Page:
Dr. Aroop Mangalik, M.D.
June 5, 2016 

Cancer is a terrifying and tremendously complicated disease.  In America we fear it and fight it.  The nation declares “war” on cancer; individuals wage “heroic battles” against its ravages; politicians promise to find a “cure.” Death itself is an enemy to be defeated. But other cultures do not respond this way. In India, for example, death is viewed as a natural part of the cycle of life.  Cancer is one of many paths to “the road all runners come.” Dr. Mangalik’s lecture will compare the impact of these two cultures on cancer treatment and research — Indian family-centeredness versus American individualism, faith in fate versus faith in science and, in particular, the role of the physician and scientist as hero.

A practicing oncologist, Dr. Mangalik believes, the “age of breakthroughs” in cancer treatment is over. Future progress will be incremental, at the margins, with better therapies rather than sweeping cures. In these circumstances can we find a “new” approach to this disease? Should we urge people with advanced cancers to accept “heroic” treatments that extend life by only weeks or months, or should we look to India and other ancient cultures that stress comfort care and spiritual support that can bring meaningful closure at life’s end? Dr. Mangalik believes that we ought not sacrifice healing to the phantom hope for a cure.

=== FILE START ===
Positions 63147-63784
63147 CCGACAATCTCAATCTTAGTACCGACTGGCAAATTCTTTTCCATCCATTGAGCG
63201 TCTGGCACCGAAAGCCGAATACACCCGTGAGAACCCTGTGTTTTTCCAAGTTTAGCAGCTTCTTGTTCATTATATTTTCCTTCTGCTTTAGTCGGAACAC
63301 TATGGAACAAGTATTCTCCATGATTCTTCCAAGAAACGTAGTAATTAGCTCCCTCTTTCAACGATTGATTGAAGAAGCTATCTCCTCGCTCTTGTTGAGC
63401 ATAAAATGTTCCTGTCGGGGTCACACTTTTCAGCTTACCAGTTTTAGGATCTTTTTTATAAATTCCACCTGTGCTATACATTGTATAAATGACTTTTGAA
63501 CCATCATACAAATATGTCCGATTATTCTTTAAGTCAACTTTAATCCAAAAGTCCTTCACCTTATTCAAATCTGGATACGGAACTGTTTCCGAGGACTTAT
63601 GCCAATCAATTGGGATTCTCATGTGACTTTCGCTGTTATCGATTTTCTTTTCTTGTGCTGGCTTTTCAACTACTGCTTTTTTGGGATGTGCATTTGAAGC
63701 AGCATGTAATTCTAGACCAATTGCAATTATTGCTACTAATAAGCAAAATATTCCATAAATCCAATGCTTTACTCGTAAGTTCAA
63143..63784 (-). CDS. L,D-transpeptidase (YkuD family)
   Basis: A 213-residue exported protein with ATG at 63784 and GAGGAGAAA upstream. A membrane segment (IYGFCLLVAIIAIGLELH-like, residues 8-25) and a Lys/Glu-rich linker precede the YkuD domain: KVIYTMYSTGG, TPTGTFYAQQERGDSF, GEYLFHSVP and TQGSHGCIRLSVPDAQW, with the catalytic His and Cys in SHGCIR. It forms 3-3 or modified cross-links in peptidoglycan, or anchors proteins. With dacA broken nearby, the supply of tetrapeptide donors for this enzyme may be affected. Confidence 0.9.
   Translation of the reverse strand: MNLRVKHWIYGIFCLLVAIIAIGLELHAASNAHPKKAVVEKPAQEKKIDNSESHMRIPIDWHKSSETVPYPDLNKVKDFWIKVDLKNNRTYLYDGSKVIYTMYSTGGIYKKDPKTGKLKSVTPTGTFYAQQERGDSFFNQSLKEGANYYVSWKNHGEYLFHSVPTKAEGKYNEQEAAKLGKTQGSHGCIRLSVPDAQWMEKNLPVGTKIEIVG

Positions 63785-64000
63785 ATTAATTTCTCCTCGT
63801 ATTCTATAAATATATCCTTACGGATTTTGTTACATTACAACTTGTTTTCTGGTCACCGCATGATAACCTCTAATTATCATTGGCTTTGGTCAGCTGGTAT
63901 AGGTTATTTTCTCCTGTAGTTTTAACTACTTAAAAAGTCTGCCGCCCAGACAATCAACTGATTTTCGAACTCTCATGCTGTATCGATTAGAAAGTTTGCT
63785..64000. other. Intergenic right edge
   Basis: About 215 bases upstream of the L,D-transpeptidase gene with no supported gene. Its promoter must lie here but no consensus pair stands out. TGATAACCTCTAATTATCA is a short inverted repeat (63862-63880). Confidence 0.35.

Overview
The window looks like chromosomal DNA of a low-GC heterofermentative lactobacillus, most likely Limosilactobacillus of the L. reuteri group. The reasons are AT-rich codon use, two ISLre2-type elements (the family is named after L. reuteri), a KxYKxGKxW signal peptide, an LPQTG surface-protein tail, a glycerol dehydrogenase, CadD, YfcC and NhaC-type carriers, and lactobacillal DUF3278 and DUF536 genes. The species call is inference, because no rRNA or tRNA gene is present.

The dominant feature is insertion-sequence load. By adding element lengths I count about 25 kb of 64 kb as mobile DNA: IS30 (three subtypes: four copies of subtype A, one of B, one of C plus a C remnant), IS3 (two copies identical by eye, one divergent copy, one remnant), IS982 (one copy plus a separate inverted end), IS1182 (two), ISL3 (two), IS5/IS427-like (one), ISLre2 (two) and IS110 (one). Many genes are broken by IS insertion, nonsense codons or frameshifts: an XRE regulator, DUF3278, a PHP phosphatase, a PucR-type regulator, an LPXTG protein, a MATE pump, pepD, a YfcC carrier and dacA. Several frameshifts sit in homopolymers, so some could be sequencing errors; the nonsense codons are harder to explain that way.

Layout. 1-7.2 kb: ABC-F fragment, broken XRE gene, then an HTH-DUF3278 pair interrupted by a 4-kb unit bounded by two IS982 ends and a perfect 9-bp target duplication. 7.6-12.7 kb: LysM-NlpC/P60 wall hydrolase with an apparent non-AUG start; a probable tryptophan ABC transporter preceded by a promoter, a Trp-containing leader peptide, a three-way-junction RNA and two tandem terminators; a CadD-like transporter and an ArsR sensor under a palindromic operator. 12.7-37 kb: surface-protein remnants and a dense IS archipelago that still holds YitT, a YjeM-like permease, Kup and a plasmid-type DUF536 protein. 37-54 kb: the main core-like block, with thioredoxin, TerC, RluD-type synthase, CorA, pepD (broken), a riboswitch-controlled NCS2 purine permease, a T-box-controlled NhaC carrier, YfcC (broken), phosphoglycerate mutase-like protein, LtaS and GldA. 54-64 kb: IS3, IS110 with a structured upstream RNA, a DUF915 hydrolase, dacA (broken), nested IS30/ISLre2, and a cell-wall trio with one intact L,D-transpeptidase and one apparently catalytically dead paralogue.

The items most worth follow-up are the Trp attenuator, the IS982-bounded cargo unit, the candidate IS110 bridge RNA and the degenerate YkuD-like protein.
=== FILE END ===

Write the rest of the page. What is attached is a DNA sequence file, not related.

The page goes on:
Dr. Aroop Mangalik is Professor Emeritus at the University of New Mexico. Dr. Mangalik was an oncologist at UNM Health Sciences Center for 30 years, until his retirement in 2013. He has had an interest in medical ethics for many years and is a former chair of the Biomedical Ethics Committee at UNM. His efforts have been directed towards policies and procedures that would lead to a comfortable death for patients suffering from life-threatening illnesses.

Supported by New Mexico Humanities Council, Sandia National Labs, Haverland Carter Lifestyle Group and the Albuquerque Journal